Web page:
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Preview this item Preview this item. Series: American novel. Written in an accessible style, the essays cover the issues and themes of Steinbeck's politics, metaphors of movement and growth, views of women, uses of documentary, and the conversion of the novel into film. The introduction provides a history of the novel's public reception, a summary of the major phases of critical response, and a reading of the novel as an act of returning west to Steinbeck's lost California.
Read more Allow this favorite library to be seen by others Keep this favorite library private. Save Cancel. Find a copy in the library Finding libraries that hold this item The four essays cover the issues and themes of Steinbeck's politics, metaphors of movement and growth, views of women, uses of documentary and the conversion of the novel into film.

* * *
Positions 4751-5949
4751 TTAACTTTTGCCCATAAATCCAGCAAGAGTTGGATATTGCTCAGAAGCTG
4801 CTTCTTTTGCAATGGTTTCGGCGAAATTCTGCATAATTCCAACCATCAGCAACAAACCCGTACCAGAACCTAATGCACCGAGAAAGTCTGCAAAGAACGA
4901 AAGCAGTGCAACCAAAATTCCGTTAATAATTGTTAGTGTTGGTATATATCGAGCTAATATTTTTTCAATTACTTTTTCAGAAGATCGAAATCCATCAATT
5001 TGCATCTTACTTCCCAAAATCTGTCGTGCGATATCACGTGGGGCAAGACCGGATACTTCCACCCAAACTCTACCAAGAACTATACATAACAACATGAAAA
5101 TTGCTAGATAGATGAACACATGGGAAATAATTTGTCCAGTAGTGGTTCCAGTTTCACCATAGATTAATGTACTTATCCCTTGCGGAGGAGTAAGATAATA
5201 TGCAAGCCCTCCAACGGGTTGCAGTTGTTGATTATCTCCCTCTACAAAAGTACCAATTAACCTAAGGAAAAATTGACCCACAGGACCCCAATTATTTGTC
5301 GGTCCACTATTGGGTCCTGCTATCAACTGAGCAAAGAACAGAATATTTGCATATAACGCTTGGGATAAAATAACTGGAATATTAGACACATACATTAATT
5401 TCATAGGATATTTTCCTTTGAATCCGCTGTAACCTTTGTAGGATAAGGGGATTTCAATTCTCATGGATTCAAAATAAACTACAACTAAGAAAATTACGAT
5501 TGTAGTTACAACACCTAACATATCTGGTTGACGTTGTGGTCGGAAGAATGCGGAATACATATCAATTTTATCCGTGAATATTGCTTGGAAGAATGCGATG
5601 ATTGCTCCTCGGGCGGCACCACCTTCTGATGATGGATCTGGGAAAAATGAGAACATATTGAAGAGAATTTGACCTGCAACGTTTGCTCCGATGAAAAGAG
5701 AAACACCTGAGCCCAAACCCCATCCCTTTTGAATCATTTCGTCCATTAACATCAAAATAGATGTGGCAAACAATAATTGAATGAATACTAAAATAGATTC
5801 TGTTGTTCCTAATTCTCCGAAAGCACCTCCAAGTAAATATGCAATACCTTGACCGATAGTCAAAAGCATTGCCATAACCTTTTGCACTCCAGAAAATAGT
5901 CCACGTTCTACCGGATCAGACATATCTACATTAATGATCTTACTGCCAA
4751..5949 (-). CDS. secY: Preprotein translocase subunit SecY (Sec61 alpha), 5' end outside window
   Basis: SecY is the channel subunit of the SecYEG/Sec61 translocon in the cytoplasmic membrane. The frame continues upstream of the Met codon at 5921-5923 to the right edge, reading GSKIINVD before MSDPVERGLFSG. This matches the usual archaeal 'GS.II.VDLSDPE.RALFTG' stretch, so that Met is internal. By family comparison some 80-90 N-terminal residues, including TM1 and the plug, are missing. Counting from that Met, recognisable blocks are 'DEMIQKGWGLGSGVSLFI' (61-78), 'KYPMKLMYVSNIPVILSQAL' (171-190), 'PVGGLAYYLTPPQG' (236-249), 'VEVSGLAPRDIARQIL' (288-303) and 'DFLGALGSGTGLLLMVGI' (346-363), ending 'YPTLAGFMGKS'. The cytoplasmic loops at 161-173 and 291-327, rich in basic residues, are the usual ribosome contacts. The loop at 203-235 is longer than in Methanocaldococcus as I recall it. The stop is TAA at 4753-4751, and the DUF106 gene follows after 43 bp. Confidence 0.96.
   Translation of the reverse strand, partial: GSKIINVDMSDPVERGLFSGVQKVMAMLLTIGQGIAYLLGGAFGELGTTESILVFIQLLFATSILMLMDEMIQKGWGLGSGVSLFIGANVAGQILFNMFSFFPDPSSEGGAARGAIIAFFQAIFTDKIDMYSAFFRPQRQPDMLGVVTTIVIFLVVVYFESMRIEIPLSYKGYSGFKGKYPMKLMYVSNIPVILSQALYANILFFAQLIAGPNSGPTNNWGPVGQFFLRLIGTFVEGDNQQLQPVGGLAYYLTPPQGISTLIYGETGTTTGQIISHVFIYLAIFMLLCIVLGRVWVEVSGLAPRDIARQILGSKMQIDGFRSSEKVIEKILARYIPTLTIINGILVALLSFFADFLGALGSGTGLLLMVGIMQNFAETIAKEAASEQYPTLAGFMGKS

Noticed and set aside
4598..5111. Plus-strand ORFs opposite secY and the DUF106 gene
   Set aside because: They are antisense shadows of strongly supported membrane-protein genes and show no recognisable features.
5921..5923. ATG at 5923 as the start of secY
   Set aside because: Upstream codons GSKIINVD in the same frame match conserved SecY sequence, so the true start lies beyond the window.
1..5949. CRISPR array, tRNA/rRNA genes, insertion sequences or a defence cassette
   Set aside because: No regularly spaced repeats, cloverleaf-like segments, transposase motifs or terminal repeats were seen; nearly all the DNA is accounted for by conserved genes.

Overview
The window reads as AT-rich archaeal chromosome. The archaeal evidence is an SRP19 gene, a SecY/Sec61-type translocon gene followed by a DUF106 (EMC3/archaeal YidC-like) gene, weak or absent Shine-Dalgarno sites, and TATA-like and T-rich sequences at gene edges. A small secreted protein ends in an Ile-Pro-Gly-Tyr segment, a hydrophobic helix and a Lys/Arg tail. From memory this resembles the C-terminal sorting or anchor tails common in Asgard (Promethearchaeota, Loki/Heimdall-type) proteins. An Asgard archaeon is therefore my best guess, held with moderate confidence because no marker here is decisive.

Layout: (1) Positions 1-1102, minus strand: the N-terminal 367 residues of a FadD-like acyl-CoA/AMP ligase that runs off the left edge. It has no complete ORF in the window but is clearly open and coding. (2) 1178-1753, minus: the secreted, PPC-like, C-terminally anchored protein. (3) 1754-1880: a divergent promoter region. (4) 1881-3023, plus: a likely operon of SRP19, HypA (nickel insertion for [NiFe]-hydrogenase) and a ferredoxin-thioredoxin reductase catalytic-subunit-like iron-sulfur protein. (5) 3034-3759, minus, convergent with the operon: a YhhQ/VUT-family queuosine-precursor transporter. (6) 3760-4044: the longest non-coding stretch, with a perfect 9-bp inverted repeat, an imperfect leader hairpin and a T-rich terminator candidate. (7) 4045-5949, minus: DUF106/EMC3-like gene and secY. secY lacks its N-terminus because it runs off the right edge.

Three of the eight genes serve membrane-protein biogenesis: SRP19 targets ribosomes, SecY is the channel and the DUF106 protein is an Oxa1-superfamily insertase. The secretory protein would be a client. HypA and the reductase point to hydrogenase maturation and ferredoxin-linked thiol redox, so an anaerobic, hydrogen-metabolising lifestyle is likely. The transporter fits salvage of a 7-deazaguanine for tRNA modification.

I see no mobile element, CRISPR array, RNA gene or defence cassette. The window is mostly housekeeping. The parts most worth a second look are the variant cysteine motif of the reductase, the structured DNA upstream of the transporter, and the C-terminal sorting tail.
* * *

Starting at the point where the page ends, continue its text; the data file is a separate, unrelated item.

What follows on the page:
Written in an accessible style, this book is for the general audience. Reviews User-contributed reviews Add a review and share your thoughts with other readers. Be the first. Add a review and share your thoughts with other readers.
Steinbeck creates a story about the journey of a family and mirrors it to that of biblical events. The entire family, in themselves, were like the Israelites. Unfortunately, although the Israelites were successful, the Joads never really found what they could consider to be a promised land. They were never lucky enough to really satisfy their dreams of living a comfortable life. But, they were still able to improve on their situation. Another symbolic character that was undoubtedly more religious than anyone else taking the journey was Jim Casy.